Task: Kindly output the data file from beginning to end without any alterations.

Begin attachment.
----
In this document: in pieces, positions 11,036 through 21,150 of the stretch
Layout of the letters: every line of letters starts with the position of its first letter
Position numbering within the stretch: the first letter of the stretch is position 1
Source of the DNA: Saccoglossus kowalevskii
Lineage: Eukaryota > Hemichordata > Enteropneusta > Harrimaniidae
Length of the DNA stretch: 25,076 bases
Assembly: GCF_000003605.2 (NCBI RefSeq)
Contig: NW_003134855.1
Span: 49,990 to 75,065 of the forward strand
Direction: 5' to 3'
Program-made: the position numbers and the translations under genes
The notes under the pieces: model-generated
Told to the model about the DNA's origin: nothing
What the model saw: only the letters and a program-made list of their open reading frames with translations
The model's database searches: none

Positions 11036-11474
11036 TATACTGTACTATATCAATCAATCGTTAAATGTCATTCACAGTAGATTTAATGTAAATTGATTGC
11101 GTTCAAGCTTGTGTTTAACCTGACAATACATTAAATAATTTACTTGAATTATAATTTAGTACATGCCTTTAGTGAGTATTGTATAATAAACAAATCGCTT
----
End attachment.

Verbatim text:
In this document: in pieces, positions 11,036 through 21,150 of the stretch
Layout of the letters: every line of letters starts with the position of its first letter
Position numbering within the stretch: the first letter of the stretch is position 1
Source of the DNA: Saccoglossus kowalevskii
Lineage: Eukaryota > Hemichordata > Enteropneusta > Harrimaniidae
Length of the DNA stretch: 25,076 bases
Assembly: GCF_000003605.2 (NCBI RefSeq)
Contig: NW_003134855.1
Span: 49,990 to 75,065 of the forward strand
Direction: 5' to 3'
Program-made: the position numbers and the translations under genes
The notes under the pieces: model-generated
Told to the model about the DNA's origin: nothing
What the model saw: only the letters and a program-made list of their open reading frames with translations
The model's database searches: none

Positions 11036-11474
11036 TATACTGTACTATATCAATCAATCGTTAAATGTCATTCACAGTAGATTTAATGTAAATTGATTGC
11101 GTTCAAGCTTGTGTTTAACCTGACAATACATTAAATAATTTACTTGAATTATAATTTAGTACATGCCTTTAGTGAGTATTGTATAATAAACAAATCGCTT